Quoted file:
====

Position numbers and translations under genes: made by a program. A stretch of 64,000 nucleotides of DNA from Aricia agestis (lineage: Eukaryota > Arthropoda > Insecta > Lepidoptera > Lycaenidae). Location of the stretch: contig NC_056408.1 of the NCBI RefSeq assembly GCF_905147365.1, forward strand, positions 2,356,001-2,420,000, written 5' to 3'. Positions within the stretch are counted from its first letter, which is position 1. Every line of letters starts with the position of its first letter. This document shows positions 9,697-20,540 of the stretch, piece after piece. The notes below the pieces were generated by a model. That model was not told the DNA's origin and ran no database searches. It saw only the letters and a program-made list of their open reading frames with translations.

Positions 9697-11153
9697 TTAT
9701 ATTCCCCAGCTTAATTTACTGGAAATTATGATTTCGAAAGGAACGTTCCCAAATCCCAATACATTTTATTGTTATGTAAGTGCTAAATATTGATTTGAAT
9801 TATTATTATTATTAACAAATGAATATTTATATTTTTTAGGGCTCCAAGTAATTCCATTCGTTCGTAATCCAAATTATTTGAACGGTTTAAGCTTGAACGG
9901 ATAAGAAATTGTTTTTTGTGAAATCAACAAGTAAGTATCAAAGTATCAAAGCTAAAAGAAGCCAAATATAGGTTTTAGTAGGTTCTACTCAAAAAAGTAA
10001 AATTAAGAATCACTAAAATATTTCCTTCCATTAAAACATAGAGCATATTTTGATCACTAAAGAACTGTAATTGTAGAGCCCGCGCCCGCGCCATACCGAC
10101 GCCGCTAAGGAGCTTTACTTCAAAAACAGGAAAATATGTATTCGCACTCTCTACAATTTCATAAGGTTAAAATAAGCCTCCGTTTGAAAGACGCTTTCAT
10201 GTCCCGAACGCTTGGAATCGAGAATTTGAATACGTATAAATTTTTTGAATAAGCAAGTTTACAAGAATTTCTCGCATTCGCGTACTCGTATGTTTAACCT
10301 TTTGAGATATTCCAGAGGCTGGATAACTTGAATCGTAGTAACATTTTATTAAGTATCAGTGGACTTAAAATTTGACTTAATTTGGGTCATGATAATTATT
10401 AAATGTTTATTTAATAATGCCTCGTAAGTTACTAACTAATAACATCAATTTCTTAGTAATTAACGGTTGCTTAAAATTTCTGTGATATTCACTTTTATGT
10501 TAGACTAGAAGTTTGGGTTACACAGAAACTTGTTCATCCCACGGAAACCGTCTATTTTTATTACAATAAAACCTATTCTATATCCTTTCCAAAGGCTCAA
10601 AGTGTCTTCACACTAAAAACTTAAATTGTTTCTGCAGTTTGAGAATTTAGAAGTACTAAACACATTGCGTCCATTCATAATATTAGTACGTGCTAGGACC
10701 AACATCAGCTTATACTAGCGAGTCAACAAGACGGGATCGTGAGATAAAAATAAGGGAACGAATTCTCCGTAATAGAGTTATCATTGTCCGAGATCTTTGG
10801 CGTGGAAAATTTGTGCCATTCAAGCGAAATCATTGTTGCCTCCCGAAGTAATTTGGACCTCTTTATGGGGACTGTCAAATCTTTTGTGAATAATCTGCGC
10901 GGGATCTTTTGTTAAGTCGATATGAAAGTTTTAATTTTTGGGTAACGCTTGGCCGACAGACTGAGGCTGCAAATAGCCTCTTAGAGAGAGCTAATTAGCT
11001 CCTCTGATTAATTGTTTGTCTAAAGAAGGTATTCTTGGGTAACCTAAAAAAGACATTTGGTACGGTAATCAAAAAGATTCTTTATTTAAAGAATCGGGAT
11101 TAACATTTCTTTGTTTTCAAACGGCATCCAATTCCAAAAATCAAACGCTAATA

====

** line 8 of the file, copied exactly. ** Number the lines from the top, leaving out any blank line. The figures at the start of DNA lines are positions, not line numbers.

10101 GCCGCTAAGGAGCTTTACTTCAAAAACAGGAAAATATGTATTCGCACTCTCTACAATTTCATAAGGTTAAAATAAGCCTCCGTTTGAAAGACGCTTTCAT